[ thread renamed and cross-posted to pghackers, since this isn't only
about JDBC anymore ]

Barry Lind <[EMAIL PROTECTED]> writes:
> The basic issue I have it that the server is providing an API to the 
> client to get the character encoding for the database and that API can 
> report incorrect information to the client. 

I don't have any objection to changing the system so that even a
non-MULTIBYTE server can store and return encoding settings.
(Presumably it should only accept encoding settings that correspond
to single-byte encodings.)  That can't happen before 7.2, however,
as the necessary changes are a bit larger than I'd care to shoehorn
into a 7.1.* release.

> Thus I would be happy if getdatabaseencoding() returned 'UNKNOWN' or 
> something similar when in fact it doesn't know what the encoding is 
> (i.e. when not compiled with multibyte).

I have a philosophical difference with this: basically, I think that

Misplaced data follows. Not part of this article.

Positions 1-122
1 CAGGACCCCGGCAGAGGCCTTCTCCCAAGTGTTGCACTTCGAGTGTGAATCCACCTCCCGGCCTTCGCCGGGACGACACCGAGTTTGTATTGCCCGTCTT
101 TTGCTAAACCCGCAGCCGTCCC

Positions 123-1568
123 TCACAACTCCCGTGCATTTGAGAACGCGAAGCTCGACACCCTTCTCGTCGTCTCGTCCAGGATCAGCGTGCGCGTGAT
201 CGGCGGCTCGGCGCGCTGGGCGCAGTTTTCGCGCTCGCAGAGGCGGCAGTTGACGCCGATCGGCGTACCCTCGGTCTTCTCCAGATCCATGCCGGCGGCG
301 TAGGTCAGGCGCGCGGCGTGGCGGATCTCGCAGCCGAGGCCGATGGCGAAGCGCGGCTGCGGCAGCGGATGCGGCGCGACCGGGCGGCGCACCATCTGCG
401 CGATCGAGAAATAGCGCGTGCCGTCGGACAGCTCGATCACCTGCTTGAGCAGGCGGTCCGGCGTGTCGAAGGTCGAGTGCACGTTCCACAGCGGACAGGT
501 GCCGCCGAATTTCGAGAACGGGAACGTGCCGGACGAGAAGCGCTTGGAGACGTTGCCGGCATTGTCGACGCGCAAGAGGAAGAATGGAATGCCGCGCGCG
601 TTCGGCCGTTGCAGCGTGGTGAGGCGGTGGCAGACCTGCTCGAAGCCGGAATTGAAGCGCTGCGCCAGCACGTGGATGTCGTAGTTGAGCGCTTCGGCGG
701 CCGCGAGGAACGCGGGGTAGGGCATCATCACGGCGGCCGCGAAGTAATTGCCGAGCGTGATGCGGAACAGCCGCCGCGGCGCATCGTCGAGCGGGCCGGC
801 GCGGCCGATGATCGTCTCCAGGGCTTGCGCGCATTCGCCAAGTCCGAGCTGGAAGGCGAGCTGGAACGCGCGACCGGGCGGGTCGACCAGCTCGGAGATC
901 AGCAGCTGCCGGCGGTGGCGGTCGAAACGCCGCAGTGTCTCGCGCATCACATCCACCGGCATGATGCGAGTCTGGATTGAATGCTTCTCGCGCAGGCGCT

since SQL_ASCII is the default value, you probably ought to assume that
it's not too trustworthy.  The software can *never* be said to KNOW what
the data encoding is; at most it knows what it's been told, and in the
case of a default it probably hasn't been told anything.  I'd argue that
SQL_ASCII should be interpreted in the way you are saying "UNKNOWN"
ought to be: ie, it's an unspecified 8-bit encoding (and from there
it's not much of a jump to deciding to treat it as LATIN1, if you're
forced to do conversion to Unicode or whatever).  Certainly, seeing
SQL_ASCII from the server is not license to throw away data, which is
what JDBC is doing now.

> PS.  Note that if multibyte is enabled, the functionality that is being 
> complained about here in the jdbc client is apparently ok for the server 
> to do.  If you insert a value into a text column on a SQL_ASCII database 
> with multibyte enabled and that value contains 8bit characters, those 
> 8bit characters will be quietly replaced with a dummy character since 
> they are invalid for the SQL_ASCII 7bit character set.

I have not tried it, but if the backend does that then I'd argue that
that's a bug too.  To my mind, a MULTIBYTE backend operating in
SQL_ASCII encoding ought to behave the same as a non-MULTIBYTE backend:
transparent pass-through of characters with the high bit set.  But I'm
not a multibyte guru.  Comments anyone?

                        regards, tom lane

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